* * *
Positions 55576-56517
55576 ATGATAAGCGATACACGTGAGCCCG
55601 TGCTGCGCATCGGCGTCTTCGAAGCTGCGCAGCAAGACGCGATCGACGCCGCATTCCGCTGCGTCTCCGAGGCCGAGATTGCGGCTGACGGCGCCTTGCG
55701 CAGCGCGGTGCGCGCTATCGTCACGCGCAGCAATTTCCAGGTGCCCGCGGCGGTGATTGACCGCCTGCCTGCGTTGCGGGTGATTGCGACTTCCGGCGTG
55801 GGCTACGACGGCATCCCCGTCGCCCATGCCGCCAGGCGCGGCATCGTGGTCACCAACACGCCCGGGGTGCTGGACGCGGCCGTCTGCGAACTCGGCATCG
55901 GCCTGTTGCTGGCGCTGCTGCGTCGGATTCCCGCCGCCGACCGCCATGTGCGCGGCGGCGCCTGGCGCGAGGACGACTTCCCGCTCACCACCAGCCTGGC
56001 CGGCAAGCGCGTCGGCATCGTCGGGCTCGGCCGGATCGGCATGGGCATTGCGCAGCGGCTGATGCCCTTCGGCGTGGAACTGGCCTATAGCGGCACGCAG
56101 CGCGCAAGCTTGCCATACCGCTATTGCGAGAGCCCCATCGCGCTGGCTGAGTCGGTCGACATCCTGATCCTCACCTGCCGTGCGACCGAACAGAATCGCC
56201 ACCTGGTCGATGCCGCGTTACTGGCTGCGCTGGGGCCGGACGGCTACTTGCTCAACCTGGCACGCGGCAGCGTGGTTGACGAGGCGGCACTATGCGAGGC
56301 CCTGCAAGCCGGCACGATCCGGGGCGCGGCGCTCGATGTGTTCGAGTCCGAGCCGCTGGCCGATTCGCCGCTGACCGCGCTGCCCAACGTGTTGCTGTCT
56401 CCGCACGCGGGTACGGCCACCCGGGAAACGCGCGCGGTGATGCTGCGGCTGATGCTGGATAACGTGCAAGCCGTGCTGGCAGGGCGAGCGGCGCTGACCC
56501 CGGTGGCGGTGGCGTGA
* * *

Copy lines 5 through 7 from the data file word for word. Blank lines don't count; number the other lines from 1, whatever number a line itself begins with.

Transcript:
55801 GGCTACGACGGCATCCCCGTCGCCCATGCCGCCAGGCGCGGCATCGTGGTCACCAACACGCCCGGGGTGCTGGACGCGGCCGTCTGCGAACTCGGCATCG
55901 GCCTGTTGCTGGCGCTGCTGCGTCGGATTCCCGCCGCCGACCGCCATGTGCGCGGCGGCGCCTGGCGCGAGGACGACTTCCCGCTCACCACCAGCCTGGC
56001 CGGCAAGCGCGTCGGCATCGTCGGGCTCGGCCGGATCGGCATGGGCATTGCGCAGCGGCTGATGCCCTTCGGCGTGGAACTGGCCTATAGCGGCACGCAG